Zhang misses the target and could face the high jump

ZHANG Baifa, the charismatic deputy mayor of Beijing, has a tendency to shoot from the hip.

Unfortunately, when he took aim at the United States Congress on Friday for its opposition to his city's bid to host the 2000 Olympics, he only succeeded in shooting himself in the foot.

Mr Zhang's threat to boycott the 1996 Games in Atlanta should Beijing's bid be thwarted by political pressure from the US, has caused consternation in international sporting circles and dismay in his home town.

''What a cretin! How could he say that,'' fumed a Beijing businessman who hopes to cash in on the economic opportunities which would accrue from winning the bid. ''He's really stuffed it up this time.'' The deputy mayor's colleagues at the bid committee's headquarters were none to happy either, immediately putting out a statement there was no question of a boycott.

But the real anger in government circles, insiders said, was not because Mr Zhang had got it wrong (again) but because he had leaked what amounted to a state secret.

There is a contingency plan, sources say, to boycott Atlanta but only as a last resort and on no account was that contingency to be made public, certainly not one week before the crucial International Olympic Commission vote in Monte Carlo.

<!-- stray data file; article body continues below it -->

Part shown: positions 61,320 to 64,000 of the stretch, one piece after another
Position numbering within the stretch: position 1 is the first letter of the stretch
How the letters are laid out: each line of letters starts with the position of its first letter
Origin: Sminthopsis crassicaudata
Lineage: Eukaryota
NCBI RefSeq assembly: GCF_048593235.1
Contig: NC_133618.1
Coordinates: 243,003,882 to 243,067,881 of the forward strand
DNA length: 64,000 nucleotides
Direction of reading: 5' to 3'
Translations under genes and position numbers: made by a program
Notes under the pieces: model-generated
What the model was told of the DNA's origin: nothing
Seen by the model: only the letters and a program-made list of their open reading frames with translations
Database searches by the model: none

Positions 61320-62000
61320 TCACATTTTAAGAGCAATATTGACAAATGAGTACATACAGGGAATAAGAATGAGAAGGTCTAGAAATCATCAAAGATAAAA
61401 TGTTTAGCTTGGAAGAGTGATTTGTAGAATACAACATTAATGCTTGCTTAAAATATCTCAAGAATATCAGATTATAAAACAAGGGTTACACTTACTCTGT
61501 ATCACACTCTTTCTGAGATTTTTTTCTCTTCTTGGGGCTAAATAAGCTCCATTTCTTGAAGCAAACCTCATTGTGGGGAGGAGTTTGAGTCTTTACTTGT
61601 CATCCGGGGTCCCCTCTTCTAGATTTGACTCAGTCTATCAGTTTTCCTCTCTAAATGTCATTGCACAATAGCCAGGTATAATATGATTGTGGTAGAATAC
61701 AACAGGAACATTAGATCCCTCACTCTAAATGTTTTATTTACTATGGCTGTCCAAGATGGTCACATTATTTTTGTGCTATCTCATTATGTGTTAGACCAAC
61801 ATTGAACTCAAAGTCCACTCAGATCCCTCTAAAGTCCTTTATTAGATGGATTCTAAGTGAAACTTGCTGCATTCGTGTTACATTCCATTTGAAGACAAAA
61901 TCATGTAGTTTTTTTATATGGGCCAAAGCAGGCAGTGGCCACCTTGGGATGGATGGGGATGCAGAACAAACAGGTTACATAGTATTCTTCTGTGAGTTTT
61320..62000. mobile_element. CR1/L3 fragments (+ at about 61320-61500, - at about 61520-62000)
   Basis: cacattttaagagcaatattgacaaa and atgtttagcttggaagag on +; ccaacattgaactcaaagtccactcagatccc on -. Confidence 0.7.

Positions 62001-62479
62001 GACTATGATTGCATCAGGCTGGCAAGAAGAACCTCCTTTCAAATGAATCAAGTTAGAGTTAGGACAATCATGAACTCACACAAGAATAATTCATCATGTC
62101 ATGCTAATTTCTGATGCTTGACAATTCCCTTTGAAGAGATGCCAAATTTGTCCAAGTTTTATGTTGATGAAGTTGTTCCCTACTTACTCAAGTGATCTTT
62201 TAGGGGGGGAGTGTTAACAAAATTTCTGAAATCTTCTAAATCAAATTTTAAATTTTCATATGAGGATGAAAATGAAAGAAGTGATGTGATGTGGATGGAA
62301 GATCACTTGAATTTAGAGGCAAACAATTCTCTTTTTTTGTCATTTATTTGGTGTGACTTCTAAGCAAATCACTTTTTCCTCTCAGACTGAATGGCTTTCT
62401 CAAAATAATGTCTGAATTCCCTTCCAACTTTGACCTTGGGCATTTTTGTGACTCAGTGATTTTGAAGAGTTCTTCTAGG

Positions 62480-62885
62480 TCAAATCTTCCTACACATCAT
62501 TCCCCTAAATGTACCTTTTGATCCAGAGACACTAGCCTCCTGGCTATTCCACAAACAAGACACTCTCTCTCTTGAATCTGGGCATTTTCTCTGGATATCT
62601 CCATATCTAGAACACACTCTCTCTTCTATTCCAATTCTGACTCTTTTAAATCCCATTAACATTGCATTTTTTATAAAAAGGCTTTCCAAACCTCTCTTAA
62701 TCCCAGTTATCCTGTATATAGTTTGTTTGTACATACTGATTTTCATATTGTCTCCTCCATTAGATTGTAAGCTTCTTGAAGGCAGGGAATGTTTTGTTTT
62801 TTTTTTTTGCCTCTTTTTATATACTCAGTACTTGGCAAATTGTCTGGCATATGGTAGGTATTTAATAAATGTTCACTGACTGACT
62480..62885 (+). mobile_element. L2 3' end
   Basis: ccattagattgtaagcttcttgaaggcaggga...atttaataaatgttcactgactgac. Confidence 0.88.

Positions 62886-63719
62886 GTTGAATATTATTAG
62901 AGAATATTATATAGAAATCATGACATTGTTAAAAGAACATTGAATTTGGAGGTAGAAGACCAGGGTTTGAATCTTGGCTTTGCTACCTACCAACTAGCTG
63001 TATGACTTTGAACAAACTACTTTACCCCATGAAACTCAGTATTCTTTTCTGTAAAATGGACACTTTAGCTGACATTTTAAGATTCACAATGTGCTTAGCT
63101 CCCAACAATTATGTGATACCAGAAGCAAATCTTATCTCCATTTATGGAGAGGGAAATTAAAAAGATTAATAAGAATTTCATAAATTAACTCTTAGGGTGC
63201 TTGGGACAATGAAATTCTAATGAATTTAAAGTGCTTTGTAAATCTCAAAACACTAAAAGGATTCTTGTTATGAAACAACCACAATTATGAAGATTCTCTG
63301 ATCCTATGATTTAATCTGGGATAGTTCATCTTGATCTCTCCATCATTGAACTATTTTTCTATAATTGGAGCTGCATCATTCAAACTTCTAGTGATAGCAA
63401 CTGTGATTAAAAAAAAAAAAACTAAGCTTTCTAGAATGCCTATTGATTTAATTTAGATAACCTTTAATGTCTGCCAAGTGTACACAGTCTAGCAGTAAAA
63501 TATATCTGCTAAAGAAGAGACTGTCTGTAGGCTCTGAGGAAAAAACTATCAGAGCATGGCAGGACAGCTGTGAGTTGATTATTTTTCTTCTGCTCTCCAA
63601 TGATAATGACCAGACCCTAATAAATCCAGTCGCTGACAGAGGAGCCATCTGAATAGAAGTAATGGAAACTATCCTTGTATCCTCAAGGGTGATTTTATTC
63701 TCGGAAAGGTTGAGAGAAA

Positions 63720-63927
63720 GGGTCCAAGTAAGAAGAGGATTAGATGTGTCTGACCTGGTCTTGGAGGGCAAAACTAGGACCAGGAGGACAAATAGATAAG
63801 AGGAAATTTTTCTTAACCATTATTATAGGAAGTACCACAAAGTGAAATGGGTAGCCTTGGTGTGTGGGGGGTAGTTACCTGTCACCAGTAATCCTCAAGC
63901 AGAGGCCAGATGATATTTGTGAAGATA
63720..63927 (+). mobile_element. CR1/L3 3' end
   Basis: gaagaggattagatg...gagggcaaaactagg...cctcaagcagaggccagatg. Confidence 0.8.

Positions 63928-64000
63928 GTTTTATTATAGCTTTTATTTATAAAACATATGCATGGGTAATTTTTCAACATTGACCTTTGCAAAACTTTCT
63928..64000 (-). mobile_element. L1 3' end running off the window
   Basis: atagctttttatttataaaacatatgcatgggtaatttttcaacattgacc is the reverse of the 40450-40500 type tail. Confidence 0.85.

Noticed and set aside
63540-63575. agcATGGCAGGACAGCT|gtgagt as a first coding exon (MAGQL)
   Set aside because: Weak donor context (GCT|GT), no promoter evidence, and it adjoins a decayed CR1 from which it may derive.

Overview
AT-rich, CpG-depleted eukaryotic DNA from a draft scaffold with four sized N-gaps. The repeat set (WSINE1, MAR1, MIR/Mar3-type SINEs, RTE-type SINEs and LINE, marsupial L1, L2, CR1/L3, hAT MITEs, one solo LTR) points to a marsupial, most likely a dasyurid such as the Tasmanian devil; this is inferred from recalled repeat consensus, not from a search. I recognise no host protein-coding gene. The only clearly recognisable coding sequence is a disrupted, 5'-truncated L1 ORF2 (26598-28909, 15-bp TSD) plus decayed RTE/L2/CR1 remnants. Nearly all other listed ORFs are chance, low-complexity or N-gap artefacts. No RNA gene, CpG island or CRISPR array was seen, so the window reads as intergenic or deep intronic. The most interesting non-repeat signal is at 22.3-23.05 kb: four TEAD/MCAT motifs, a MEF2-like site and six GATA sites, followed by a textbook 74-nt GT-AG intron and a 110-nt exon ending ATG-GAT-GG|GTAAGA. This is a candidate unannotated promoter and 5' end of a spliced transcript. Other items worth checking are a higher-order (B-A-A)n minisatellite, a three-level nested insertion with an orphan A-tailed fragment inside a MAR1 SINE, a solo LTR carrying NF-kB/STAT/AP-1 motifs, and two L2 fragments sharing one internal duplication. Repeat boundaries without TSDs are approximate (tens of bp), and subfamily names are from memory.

''The government has been discussing a whole range of possible response measures to not winning the 2000 Games and not going to Atlanta has been mentioned,'' a source close to the bid committee said yesterday.

''But it is very much an emergency measure and it certainly does not have overall support within the committee.'' It was only the hardline Communist Party stalwarts on the committee who had suggested such drastic retaliatory measures. The more moderate members of the committee, such as the president of Chinese Olympic Commission, He Zhenliang, are firmly opposed tosuch a move.

Even the slightest hint of a boycott, the moderates reportedly argued, would damage China's chances.

Mr He may claim that as commission president it is his decision whether to attend the Atlanta Games but everyone in Beijing knows the final decision will be made at the highest levels of the Communist Party.

''This is a high-level political matter. He Zhenliang doesn't really have much say,'' a source said.

But the question remains why did Mr Zhang threaten a boycott during his interview with an Australian television station. The simplest answer is - and not for the first time - he lost his temper.

Mr Zhang has a reputation for speaking his mind, and when goaded by a foreign reporter on China's human rights record and the demands of the US Congress, it is not surprising he would blurt out something less than diplomatic.

A poorly educated former construction worker, who in the 1950s served as the head of one of the party's youth shock brigades, Mr Zhang does not have the diplomatic skills to front an international campaign to sell China to the world.

He could not even get his speech at the opening ceremony of the seventh National Games in Beijing correct. His handlers should simply have refused the interview request and told Australia's SBS television to talk to Mr He.

Should Beijing lose out on Thursday, there will inevitably be calls for Mr Zhang's head.

The deputy mayor who once promised to jump off the top of Beijing's tallest building if the 1990 Asian Games were not a success, may just have to make good that promise.